So it wasn’t until I went to college and I ended up by accident majoring in African Studies. I took a class on hip-hop and … it changed my whole path, I think, in college, because she wasn’t just teaching about the music of hip-hop, but she went into the system and power structures and how that influenced black culture and how it continues to.
It opened my eyes. I always felt like blackness was something I had to straighten out or downplay. I didn’t see it as necessarily beautiful in and of itself before I realised all these ways that I had been taught. I had to unload a lot of things, I think, after that. But it felt very freeing to do that.
Lillian: And just that you were saying, when you were a bit younger, you were surrounded by whiteness outside of your home and then at home, your blackness was celebrated. Is there a moment in your childhood where you really realised that your race and ethnicity mattered in a way that you didn’t expect?
Jamila: Yeah, there was this time – I wrote a poem about it. There’s kind of like a 7-Eleven, it’s called White Hen Pantry, where we would always go get snacks after school, in elementary school … They always had these corny paintings up of different holidays. They had a painting for St Patrick’s Day, or a Christmas painting, and everyone would scratch their initials into the paintings.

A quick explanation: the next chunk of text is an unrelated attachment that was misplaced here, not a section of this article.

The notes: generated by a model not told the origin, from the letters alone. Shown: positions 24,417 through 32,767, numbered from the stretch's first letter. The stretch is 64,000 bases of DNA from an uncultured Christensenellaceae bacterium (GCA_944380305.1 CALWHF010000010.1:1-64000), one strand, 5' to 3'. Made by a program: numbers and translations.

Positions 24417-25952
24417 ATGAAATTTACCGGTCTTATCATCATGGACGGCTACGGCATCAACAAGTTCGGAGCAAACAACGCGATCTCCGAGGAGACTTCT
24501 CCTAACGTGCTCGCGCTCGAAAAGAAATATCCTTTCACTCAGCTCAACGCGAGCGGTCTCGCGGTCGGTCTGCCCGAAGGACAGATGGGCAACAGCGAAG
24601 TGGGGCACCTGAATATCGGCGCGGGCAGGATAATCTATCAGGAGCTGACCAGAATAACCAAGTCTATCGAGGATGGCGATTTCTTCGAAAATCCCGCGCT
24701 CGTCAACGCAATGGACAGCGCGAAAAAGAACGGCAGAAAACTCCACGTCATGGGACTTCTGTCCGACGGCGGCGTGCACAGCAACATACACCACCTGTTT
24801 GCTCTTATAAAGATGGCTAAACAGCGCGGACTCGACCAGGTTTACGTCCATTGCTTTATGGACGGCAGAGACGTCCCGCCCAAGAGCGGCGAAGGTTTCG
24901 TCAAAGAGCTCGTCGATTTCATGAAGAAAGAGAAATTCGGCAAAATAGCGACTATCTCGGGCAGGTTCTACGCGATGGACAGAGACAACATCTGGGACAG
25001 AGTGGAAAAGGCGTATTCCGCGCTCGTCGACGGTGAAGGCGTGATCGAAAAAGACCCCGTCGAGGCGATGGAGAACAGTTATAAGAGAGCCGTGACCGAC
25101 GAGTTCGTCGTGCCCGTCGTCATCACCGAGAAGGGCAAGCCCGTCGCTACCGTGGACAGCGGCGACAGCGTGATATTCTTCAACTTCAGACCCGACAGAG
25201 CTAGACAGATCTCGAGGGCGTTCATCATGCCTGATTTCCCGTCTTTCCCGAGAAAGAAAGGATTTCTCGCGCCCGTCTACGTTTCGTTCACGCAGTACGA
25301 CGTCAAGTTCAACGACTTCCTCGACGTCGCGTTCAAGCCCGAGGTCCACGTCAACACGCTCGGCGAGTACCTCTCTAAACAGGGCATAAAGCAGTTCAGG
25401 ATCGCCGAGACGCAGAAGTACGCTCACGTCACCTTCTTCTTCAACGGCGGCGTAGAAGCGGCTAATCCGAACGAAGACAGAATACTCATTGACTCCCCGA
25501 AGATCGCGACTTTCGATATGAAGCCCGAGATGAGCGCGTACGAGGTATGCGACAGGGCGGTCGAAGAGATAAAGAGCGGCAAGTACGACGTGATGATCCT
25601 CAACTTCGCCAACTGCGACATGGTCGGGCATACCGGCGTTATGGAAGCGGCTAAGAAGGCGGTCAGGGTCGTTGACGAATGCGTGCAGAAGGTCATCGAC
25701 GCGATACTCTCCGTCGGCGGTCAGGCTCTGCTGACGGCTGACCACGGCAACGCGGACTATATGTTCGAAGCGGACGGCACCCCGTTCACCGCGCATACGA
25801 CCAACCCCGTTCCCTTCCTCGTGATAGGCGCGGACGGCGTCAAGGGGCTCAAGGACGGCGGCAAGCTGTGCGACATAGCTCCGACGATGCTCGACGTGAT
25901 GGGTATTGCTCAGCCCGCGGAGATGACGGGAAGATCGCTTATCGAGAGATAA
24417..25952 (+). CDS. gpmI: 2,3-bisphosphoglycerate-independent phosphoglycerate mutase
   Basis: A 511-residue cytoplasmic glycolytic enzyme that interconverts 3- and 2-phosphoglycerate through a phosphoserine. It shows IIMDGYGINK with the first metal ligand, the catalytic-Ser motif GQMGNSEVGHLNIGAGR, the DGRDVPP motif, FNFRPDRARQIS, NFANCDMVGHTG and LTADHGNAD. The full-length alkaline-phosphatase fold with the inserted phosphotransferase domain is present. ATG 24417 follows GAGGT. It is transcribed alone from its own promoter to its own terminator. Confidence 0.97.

And so one time, my friend – who was also brown – and I were scratching our initials. And this would happen every day, so it was a pretty normal thing. But then the owner came out, and these undercover – they said they were undercover cops – came out and dragged us into the store … We got in a lot of trouble for doing this thing, and I just remember being really confused. Our other friends were there, who were white, and the cops just told them to go home and leave us.
So that was one of the moments where I realised that I’m being treated differently for being black. But no one really said it. No one ever really said it, even though we had to go and tell our principal, who was also white. Like apologise and never brought up … And so I always just had that moment, and that’s one of the moments where you look back at it after growing and learning more things, you’re like, “That’s so fucked up.” In the moment, I knew that, I just didn’t have the language for it.